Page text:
LINGUIST List 6.944

Thu Jul 6 1995

FYI: Books for review, Grad fellowships for Ph.D. program

Editor for this issue: Ann Dizdar <>


  1. Mark Adderley, review books
  2. Suzanne E Kemmer, Ph.D. program, graduate fellowships

Message 1: review books

Date: Wed, 05 Jul 1995 12:00:58 review books
From: Mark Adderley <>
Subject: review books

The following books are available for review for the "Language QUarterly:"

Hinton, Leannee, et al. "Sound SYmbolism."

Zaidan Ali Jassem. "Lectures in English and Arabic Sociolinguistics"

Burchfield, Robert. "The Cambridge History of the English Language Vol.
V: English in Britain and OVerseas, Origins and Development."

Young-Key Kim-Renaud. "Theoretical Issues in Korean Linguistics."

Makoto Kanazawa and CHristopher J Pinon, eds. "Dynamics, Polarituy and

Liliane Haegeman. "The Syntax of Negation."

David F. Armstrong, et al. "Gesture and the Nature of Language."

Please e-mail direct if you are interested.

Thank you once again!

Mark Adderley
Managing Editor, Language QUarterly
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Message 2: Ph.D. program, graduate fellowships

Date: Thu, 22 Dec 1994 11:04:57 Ph.D. program, graduate fellowships
From: Suzanne E Kemmer <>
Subject: Ph.D. program, graduate fellowships


The Department of Linguistics at Rice University announces its Ph.D.
program in Linguistics (est. 1982), and the opening of competition for
its graduate fellowships for 1995-96.

The doctoral program at Rice emphasizes the study of language use, the
relation of language and mind, and functional/cognitive approaches to
linguistic theory. A strong component of the program is field studies
in particular language areas, as indicated by its year-long field
methods requirement. Intensive research activity in cognitive/functional
linguistics, corpus linguistics, language change, computational
modelling, discourse studies, and American Indian, Austronesian and other
languages is ongoing in the department.

Interdisciplinary opportunities are available with the Ph.D. programs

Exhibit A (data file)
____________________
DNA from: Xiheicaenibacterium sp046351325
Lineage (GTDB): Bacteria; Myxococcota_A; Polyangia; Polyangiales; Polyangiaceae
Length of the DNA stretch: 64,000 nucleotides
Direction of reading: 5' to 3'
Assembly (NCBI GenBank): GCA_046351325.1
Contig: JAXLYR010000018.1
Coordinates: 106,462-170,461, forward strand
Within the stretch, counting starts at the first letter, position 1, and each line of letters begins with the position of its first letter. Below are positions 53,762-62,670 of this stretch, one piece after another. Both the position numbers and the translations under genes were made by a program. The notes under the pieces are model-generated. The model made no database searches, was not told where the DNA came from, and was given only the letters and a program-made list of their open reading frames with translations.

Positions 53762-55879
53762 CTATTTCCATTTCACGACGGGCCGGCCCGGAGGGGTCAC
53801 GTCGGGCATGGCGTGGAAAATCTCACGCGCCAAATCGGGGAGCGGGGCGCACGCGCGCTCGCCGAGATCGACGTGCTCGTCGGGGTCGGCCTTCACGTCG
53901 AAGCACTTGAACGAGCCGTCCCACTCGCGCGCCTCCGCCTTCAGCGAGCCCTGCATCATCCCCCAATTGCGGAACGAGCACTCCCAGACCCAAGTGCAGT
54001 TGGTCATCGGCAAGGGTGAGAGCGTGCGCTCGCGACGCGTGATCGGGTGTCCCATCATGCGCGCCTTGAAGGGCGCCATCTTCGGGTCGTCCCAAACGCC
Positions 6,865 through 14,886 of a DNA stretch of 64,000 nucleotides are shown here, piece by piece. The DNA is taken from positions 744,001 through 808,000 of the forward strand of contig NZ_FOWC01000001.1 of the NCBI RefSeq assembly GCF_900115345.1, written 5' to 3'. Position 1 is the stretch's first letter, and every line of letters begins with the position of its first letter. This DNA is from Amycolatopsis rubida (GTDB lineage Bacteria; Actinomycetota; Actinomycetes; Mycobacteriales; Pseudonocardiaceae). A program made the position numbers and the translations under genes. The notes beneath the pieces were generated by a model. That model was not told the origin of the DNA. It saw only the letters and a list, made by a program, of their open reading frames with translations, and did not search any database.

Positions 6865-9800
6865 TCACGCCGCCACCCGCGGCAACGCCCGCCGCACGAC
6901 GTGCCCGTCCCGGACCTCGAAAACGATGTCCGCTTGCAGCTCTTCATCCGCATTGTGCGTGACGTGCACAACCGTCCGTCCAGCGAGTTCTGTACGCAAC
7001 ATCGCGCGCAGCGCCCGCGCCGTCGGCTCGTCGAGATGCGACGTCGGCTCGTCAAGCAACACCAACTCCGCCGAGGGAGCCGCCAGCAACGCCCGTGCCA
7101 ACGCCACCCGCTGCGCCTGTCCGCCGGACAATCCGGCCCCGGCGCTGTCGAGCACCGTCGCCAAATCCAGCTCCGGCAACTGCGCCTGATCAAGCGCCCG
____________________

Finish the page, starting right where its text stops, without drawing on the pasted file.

in Cognitive Psychology, Philosophy, Anthropology, the interdisciplinary
group in Cognitive Sciences, and the Center for Cultural Studies.

The department hosts a distinguished speakers series as well as a
biennial Symposium on Language (topic for 1995: Usage-Based Models of


Michael Barlow, Ph.D. Linguistics, Stanford University. Grammatical
 theory, corpus linguistics, second language acquisition, discourse.

Lilly Chen, Ph.D. Linguistics, University of Illinois. Chinese
 linguistics, grammaticalization, Chinese classic novel.

James Copeland, Chair, Ph.D. Linguistics, Cornell University.
 Functional linguistics, phonology, Germanic linguistics,
 grammaticalization, American Indian linguistics (Tarahumara).

Philip W. Davis, Ph.D. Linguistics, Cornell University. Semantics and
 syntax, language and intelligence, Amerindian (Bella Coola; Alabama),
 Austronesian (Atayal, Ilokano, Yogad).

Spike Gildea, Ph.D. Linguistics, University of Oregon. Diachronic
 syntax, field methods and ethics, phonology, typological/functional
 linguistics, Amazonian languages.

Roy G. Jones, Ph.D. Slavic Linguistics, University of Texas at Austin.
 Amerindian (Koasati/Coushatta), Russian folk epic and Slavic linguistics.

Suzanne Kemmer, Ph.D. Linguistics, Stanford University. Typology and
 universals, semantics, syntactic and semantic change, cognitive
 linguistics, Germanic, Austronesian.

Sydney Lamb, Ph.D. Linguistics, University of California, Berkeley.
 Cognitive linguistics, neural network modelling, Amerindian (Monachi).

E. Douglas Mitchell, Ph.D. Linguistics, University of Texas at Austin.
 Comparative Indo-European linguistics, historical linguistics, early
 Germanic dialects, Sanskrit.

Livia Polanyi, Ph.D. English, University of Michigan. Discourse analysis,
 language and society.

Stephen A. Tyler, Ph.D. Anthropology, Stanford University. Cognitive
 studies, philosophy of language, anthropological linguistics,
 languages of India.

Graduate fellowships include tuition, and for especially
well-qualified students, a cash stipend. Graduate stipends are
normally renewable for four years upon satisfactory performance, and
candidates can apply for a fifth year of support. (The department is
fortunate to have been able so far to support all students it has
admitted, through University Fellowships and Presidential

Rice is a small private university dedicated to the promotion of arts
and letters, science, and engineering. It was founded in 1912 by
William Marsh Rice. Throughout its history, the institution has
enjoyed a reputation for excellence and selectivity in a spacious,
tree-lined campus setting featuring a distinctive blend of
Mediterranean and Renaissance architecture, noted for its red tile
roofs, courtyards, and arches. Current enrollment is ca. 2700
undergraduates and 1,200 graduate students; faculty:student ratio is


For more information about the program, please contact:

Department of Linguistics
Rice University
P.O. Box 1892
Houston TX 77251-1892

(713) 527-6010
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